Actually what these various interests have managed and what in fact occurred with the signing of the above-mentioned agreements, was the revitalization of the Jerusalem-Ankara axis that had been forged during the fifties and which had atrophied for some time but which had never been broken. It simply had been deliberately downplayed, mostly by the Turks, during the late sixties and seventies primarily on account of the Arab oil weapon.

Relations between Israel and Turkey flourished during the fifties. 16 Turkey was the first Moslem state to recognize the nascent Jewish state (March 28,1949), the first to establish diplomatic relations and to sign a commercial agreement with it in 1950. By the mid-fifties both countries commenced a multi-level relationship, which included military and intelligence cooperation, that had continued ever since. 17

It was Israel which first sought and cultivated this relationship. Turkey was initially a "reluctant" recipient but it later responded enthusiastically as in fact it does today. Israel, in a hostile environment, courted Turkey in the context of its strategy for survival, a key ingredient of which was its "peripheral strategy" of forging alliances with non-Arab and non-Muslim states and peoples like Iran, Ethiopia, Christian Sudan (non-Muslim Africa), Christian Lebanon, the Kurds and the Copts.18 The Israelis furthermore viewed Turkey as a critical listening and intelligence post and set up one of their most active missions there. They also recognized the importance of "marrying" Israeli know-how with the Turkish economic potential and pushed hard and successfully in that direction emphasizing the complementarity between the economies of two states. These geostrategic and political reasons are just as relevant today as they were then.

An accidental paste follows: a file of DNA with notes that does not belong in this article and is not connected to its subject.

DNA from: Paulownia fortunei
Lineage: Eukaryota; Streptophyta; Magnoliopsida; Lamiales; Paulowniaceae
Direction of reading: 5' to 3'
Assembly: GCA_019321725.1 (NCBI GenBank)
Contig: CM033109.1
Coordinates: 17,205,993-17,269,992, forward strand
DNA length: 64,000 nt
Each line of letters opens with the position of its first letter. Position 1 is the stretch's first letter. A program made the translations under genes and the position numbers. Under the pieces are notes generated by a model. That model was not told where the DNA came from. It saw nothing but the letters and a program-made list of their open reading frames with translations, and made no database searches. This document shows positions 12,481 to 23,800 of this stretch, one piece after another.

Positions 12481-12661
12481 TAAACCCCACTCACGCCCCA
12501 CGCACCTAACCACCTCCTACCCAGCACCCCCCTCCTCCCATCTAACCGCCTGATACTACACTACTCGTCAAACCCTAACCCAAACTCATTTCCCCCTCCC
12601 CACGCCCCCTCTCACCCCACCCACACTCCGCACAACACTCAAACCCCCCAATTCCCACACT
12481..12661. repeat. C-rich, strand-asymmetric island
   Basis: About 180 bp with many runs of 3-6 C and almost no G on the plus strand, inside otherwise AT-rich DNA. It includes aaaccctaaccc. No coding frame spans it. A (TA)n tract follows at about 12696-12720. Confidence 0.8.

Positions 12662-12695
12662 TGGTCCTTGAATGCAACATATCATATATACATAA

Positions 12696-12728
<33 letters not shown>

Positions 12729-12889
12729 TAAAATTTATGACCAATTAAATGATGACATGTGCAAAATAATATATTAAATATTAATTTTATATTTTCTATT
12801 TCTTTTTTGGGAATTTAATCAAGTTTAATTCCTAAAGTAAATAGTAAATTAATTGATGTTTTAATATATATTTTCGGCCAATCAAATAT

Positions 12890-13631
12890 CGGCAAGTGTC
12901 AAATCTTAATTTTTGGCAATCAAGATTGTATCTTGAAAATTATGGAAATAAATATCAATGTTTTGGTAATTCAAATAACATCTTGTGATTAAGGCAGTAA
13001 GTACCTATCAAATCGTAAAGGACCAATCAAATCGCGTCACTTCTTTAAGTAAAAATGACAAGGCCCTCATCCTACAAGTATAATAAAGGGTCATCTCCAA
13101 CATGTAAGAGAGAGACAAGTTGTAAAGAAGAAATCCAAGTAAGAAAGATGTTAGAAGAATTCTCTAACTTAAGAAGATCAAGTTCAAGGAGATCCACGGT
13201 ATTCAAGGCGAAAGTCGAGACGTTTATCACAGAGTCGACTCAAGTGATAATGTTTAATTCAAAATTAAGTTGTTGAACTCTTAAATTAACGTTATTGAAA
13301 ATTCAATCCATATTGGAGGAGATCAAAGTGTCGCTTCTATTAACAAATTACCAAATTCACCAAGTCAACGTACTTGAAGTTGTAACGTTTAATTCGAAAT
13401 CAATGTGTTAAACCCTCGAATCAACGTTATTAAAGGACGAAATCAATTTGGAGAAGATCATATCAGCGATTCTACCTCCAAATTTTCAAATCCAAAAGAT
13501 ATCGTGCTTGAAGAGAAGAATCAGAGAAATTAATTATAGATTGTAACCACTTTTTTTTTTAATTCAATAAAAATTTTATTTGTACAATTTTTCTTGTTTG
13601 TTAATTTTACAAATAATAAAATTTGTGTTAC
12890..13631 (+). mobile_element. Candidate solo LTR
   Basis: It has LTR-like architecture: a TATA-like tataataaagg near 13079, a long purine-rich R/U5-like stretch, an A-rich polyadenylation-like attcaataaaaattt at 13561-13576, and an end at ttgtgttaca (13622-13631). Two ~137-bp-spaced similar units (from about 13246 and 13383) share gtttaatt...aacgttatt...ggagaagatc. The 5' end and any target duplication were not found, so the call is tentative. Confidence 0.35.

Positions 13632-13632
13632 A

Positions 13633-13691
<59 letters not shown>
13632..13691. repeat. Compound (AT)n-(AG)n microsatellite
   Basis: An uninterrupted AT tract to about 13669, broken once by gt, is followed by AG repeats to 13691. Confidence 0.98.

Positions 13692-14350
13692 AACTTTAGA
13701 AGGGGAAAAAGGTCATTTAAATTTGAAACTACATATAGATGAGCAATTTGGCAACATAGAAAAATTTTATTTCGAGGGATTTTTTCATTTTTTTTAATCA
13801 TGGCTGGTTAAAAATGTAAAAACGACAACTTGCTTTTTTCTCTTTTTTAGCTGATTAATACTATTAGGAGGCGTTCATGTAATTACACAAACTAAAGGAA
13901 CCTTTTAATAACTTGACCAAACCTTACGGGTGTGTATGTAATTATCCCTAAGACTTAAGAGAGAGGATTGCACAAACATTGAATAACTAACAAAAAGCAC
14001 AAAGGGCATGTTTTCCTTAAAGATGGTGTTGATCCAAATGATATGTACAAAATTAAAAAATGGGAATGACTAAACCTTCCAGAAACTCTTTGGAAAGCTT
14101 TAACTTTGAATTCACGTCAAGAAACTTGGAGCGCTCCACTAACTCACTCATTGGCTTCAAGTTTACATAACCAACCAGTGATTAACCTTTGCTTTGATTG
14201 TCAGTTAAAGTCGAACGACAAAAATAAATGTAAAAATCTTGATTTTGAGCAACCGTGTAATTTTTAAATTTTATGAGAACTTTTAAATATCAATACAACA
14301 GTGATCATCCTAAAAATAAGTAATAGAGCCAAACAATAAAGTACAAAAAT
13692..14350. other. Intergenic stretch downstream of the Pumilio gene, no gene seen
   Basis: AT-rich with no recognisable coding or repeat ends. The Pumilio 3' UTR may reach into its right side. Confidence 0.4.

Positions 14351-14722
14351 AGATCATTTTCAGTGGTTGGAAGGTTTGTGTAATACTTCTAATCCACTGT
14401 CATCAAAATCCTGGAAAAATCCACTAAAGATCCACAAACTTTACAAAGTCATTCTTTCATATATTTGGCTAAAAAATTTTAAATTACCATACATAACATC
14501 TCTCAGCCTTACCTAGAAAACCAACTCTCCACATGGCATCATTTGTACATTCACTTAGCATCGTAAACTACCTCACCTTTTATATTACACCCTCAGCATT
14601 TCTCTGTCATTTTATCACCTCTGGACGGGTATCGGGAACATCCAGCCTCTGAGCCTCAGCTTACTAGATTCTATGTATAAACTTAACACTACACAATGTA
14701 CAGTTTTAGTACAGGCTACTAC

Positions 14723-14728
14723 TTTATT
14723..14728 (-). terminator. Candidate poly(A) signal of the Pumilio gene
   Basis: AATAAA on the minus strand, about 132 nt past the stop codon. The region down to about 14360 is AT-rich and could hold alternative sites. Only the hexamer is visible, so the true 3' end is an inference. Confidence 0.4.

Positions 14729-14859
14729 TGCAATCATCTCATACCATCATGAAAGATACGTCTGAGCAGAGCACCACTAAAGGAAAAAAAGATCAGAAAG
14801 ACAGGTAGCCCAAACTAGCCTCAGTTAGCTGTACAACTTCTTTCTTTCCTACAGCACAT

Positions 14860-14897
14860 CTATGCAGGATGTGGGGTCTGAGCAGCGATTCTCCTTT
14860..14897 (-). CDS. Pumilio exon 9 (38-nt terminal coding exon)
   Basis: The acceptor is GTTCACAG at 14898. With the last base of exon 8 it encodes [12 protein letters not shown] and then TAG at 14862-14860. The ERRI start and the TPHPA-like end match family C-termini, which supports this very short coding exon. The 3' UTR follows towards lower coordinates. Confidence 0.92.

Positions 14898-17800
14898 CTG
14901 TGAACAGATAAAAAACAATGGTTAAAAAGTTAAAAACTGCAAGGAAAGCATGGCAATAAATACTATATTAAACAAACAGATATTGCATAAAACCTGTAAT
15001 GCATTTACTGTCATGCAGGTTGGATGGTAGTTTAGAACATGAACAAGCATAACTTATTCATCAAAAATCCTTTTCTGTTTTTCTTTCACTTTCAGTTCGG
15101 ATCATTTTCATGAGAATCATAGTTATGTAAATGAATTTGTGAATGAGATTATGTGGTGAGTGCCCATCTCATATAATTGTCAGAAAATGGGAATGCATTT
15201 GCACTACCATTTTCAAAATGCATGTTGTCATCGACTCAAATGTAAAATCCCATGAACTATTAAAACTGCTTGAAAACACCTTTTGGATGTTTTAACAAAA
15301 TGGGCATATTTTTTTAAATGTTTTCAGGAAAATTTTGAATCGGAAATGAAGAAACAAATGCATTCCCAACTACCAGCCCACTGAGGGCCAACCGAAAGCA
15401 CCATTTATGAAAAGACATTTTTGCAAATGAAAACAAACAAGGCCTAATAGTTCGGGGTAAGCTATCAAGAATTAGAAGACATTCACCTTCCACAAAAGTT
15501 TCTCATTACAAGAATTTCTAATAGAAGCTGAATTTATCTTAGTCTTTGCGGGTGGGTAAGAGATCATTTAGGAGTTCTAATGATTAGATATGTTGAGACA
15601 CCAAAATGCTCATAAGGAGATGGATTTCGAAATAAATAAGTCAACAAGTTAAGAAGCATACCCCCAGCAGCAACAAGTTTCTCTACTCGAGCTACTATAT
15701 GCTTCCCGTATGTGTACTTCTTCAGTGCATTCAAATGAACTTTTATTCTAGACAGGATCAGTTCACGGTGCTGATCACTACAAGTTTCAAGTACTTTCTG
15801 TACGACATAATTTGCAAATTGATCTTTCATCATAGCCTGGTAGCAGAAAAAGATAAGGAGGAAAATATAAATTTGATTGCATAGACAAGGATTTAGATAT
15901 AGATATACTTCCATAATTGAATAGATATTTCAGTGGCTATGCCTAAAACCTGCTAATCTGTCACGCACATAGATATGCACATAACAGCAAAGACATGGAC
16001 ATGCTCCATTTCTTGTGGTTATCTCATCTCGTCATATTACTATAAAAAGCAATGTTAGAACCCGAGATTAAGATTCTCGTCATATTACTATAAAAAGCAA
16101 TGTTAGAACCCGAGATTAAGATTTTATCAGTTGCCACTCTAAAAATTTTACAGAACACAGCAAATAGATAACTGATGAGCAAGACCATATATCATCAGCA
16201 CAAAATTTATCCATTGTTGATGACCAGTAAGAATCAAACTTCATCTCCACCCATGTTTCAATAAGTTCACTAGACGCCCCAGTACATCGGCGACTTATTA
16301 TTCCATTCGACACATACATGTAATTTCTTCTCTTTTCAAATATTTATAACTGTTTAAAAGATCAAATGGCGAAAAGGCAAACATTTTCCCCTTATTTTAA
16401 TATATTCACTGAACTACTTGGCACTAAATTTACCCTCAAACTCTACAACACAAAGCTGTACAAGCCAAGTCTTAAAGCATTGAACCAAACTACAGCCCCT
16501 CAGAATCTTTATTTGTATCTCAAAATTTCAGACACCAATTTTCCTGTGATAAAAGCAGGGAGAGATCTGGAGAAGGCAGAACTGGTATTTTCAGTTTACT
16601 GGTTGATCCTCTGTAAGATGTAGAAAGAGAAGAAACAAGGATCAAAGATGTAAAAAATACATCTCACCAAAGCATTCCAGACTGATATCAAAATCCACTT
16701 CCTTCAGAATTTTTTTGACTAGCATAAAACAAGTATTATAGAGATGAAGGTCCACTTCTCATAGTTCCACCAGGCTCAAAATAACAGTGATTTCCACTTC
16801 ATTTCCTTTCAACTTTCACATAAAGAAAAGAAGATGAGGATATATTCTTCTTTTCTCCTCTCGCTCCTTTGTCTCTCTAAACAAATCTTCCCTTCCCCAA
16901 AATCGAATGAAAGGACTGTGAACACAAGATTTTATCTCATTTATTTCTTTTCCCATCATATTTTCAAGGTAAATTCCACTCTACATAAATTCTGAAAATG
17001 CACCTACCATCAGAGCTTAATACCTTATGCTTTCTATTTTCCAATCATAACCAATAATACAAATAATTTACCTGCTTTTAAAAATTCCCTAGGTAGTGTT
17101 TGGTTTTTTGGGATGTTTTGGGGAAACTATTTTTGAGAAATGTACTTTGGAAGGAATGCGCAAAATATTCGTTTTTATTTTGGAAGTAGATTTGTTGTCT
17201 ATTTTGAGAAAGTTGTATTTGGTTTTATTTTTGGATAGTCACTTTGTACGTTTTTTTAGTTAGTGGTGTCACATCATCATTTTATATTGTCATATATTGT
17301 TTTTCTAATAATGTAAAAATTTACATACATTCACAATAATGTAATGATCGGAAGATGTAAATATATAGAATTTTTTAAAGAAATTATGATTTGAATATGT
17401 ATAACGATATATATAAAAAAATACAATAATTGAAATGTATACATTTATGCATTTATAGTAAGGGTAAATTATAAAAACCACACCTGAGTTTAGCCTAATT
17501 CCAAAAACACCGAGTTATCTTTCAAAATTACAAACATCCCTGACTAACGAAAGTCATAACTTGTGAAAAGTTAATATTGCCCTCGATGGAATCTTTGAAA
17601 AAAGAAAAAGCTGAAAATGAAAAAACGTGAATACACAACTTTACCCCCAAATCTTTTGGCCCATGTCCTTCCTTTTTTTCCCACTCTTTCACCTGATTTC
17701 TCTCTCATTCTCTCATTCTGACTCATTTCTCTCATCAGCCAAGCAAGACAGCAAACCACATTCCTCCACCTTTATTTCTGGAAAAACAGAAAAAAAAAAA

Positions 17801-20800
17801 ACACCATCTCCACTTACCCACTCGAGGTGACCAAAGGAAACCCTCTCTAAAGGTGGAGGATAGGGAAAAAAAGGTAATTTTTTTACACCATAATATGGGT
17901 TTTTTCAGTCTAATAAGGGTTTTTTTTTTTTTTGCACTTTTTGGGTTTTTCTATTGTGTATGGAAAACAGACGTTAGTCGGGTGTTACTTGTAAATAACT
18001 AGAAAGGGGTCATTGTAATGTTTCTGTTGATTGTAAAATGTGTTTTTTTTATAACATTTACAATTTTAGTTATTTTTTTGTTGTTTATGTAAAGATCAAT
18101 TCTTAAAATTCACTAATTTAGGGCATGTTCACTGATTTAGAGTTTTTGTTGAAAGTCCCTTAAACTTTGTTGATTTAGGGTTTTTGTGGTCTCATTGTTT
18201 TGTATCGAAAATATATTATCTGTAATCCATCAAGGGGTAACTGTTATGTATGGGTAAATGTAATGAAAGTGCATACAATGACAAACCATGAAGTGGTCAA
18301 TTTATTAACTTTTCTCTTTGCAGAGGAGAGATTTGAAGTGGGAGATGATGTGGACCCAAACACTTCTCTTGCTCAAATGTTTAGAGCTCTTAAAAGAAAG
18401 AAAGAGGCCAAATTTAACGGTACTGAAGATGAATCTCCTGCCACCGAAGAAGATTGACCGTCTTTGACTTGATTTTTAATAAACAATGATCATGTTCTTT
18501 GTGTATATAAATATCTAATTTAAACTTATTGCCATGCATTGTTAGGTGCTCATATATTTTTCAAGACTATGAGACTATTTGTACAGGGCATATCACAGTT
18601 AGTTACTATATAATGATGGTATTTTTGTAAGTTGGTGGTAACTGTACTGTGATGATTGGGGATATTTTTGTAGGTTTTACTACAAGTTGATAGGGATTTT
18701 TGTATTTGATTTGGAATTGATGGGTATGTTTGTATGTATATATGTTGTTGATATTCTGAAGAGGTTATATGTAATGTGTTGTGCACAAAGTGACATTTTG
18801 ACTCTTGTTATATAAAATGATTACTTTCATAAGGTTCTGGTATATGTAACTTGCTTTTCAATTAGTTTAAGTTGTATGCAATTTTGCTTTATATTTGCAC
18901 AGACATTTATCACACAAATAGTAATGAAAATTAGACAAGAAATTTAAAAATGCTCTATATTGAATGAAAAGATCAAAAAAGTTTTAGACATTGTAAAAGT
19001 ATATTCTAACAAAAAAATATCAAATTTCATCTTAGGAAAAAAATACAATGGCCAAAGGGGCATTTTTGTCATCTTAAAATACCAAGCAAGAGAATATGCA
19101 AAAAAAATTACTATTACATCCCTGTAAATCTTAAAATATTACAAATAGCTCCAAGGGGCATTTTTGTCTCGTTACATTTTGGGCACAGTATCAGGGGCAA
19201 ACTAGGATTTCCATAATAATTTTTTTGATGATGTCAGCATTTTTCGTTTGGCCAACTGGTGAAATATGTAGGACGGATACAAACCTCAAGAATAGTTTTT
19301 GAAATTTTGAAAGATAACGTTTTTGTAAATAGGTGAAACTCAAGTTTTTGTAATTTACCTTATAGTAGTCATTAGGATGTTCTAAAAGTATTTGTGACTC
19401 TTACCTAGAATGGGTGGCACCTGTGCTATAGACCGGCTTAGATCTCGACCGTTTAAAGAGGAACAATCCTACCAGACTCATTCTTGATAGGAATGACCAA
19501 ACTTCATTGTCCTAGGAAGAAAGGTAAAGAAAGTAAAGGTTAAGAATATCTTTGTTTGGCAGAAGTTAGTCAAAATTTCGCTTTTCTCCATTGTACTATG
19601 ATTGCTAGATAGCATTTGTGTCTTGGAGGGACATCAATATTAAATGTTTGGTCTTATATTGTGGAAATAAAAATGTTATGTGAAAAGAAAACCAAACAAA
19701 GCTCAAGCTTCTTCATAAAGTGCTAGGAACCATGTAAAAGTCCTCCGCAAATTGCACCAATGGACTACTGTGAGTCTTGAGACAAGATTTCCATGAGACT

Turkey, on the other hand, sought the relationship with Israel for a number of interrelated reasons. Prominent among them was to carry favor with its western allies, especially the US, and to utilize the Israeli /Jewish influence with western centers of power to further promote its determined policy to join NATO. It should be noted that most NATO members, including the US, were initially opposed to Turkish NATO membership. It should also be noted that the Israeli government and especially its Ankara legation were well tuned with the nuances of Turkish domestic and foreign policy concerns and apprehensions and did act with the appropriate tact and sophistication in promoting Turkish objectives in Washington. 19 At Turkey's request the Israeli government was also mobilized to help Turkey obtain financial credits from international financial centers, at a time when Ankara was facing serious economic and financial difficulties which were compounded on account of the notoriety it acquired as a bad debtor. 20